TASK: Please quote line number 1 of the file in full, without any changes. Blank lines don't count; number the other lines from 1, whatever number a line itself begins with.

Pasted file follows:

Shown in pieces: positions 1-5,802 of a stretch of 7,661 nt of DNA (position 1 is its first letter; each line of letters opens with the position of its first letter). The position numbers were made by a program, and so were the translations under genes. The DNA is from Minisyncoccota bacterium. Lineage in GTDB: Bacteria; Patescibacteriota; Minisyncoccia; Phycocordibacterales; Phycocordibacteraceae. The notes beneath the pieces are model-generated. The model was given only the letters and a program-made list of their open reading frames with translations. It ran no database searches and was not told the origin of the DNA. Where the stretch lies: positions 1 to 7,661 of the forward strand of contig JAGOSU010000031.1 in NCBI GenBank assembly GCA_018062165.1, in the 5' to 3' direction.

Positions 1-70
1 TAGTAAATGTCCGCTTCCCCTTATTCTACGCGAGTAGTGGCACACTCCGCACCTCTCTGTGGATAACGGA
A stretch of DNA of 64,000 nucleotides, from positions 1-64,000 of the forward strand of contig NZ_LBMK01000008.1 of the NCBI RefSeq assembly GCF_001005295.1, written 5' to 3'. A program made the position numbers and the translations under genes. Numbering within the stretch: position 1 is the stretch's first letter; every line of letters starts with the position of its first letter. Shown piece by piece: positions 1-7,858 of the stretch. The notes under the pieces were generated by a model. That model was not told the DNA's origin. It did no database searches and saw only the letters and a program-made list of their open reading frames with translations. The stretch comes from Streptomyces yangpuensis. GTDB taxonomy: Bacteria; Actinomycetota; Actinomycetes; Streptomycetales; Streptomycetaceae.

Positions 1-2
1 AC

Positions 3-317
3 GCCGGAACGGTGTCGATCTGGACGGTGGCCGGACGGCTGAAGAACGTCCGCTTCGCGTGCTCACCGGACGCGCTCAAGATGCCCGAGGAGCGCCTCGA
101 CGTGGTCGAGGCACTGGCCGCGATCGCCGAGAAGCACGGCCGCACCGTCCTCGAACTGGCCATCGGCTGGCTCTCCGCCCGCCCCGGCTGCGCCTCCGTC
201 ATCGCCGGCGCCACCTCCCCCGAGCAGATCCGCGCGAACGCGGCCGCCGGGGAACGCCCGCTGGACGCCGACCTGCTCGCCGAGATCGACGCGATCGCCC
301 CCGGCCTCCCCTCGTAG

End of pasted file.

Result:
Shown in pieces: positions 1-5,802 of a stretch of 7,661 nt of DNA (position 1 is its first letter; each line of letters opens with the position of its first letter). The position numbers were made by a program, and so were the translations under genes. The DNA is from Minisyncoccota bacterium. Lineage in GTDB: Bacteria; Patescibacteriota; Minisyncoccia; Phycocordibacterales; Phycocordibacteraceae. The notes beneath the pieces are model-generated. The model was given only the letters and a program-made list of their open reading frames with translations. It ran no database searches and was not told the origin of the DNA. Where the stretch lies: positions 1 to 7,661 of the forward strand of contig JAGOSU010000031.1 in NCBI GenBank assembly GCA_018062165.1, in the 5' to 3' direction.